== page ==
Introducing the Sitka Logger

Sitka is an extremely lightweight but powerful Node.js logger that's great for cloud/serverless applications.

Although it's a very small project, I'm excited to release my first open source Node.js package today. Sitka is an extremely lightweight but powerful logger that's great for modern cloud/serverless applications. It can be installed using the Sitka NPM package and the source code for Sitka is on GitHub. Yes, there were already tons of loggers to choose from. When I browsed through them, most seemed to fall into 2 categories: many felt too rigid while others were "kitchen sink" projects trying to do far too much. A logger is an essential part of every application, but it should be simple to use and stay out of your way. As a minimalist, I want something flexible without a lot of overhead. Sitka stands on its own with less than 250 lines of code and without importing any dependencies—much less half a dozen.

Flexible Logger Configuration

There's one core feature for a logger: write text to a target location in a predictable format while ignoring messages deemed unimportant in a given environment. Thus, the common variants for logger instances are:

  • minimum level of entries to be written
  • format of log entries
  • log location/destination

Sitka allows configuration of log level and format at both a global and instance level. You can set each using environment properties or the constructor. In production environments, many high traffic sites only log exceptions, errors, and warnings by default. The ability to increase the log level for a specific logger instance at runtime means you can zero in on the component having trouble without generating gigs of log data. To change the log destination, you can simply redirect stdout/stderr or provide a custom function that sends the data to any store using the transport of your choosing. Since each of these common variants are configurable, Sitka really should work for almost everyone. For details and code examples, refer to the Sitka documentation on GitHub.

The Power of Context

When you're debugging an application, what makes a log message useful? Think about why stack traces are so helpful: it's due to the context they include from the time of the exception. Productive log messages expose context that provides insight into the point-in-time state of the execution environment. Sitka makes it easier to surface those details by including special variables in the log format and/or individual messages. For example, an environment variable in the log format can reveal which container (or server if that's the life you're living) is seeing frequent errors so you can remove it from the cluster.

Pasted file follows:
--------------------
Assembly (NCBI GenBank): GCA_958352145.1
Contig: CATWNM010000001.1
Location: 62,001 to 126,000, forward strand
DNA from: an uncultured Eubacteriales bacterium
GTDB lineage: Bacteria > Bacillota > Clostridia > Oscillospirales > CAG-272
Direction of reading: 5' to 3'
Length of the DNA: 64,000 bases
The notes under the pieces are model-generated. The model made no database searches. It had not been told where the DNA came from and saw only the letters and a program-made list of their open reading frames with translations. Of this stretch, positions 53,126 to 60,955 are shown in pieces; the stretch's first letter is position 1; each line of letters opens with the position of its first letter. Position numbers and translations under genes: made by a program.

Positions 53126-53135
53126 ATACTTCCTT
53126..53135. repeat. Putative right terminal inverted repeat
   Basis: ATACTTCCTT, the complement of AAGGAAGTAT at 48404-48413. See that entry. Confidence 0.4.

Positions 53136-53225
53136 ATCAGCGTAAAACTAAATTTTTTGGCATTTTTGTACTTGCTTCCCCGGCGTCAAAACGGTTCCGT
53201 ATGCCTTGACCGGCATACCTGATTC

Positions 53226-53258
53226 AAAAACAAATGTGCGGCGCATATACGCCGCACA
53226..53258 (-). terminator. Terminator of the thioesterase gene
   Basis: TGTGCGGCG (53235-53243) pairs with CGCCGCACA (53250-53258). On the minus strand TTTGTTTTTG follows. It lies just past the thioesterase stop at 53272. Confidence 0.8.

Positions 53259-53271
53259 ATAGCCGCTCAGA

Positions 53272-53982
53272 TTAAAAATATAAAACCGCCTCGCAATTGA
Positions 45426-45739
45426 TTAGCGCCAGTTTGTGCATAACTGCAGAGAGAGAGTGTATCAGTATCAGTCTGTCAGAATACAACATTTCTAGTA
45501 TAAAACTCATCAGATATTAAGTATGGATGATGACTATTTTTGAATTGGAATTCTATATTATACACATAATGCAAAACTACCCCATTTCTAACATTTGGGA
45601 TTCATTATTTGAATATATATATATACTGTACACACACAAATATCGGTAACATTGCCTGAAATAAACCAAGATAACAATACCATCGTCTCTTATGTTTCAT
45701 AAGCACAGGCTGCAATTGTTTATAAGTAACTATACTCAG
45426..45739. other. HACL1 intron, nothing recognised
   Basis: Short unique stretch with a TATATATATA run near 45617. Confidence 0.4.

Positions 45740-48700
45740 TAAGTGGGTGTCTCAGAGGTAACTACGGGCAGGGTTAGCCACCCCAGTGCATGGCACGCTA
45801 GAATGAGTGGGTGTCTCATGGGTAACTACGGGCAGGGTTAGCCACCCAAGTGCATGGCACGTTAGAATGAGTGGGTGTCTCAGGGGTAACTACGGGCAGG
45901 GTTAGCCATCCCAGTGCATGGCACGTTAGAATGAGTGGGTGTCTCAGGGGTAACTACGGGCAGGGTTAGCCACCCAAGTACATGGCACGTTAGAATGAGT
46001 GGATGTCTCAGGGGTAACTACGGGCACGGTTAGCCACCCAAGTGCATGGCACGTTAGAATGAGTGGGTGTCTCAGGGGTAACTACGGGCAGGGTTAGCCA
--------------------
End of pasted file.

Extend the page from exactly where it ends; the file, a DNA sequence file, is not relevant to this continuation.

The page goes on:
Besides environment variables, you can also set custom context variables in code (globally and at the instance level) to make them available in log messages. This level of control can go to whatever depth you desire, which makes it easier to write consistently useful log messages. For example, if your User class has an ID property and you want to know what account encountered any given issue, you could set the ID in the logger's context and include it in the format for that logger instance. Then every log entry from your User class would include the ID without explicitly adding it to the log messages. I plan to write a future blog post showing this functionality in action within an AWS Lambda environment, but you can refer to the Sitka documentation on GitHub to get started now.

Origin of the "Sitka" Name

Logs come from trees, and the Sitka spruce is known for its high strength relative to its light weight. Its wood was commonly used to build early airplanes including the Wright brothers' first successful heavier-than-air powered aircraft and is still used to build many string instruments and other products. Sitka aims to remain a lightweight but powerful logger that feels at home in the cloud.

Let's face it: not many people get excited about a logger. Frankly, I'm surprised you read this whole post. You should try Sitka in your next project and let me know what you think in the comments below or using my contact page.

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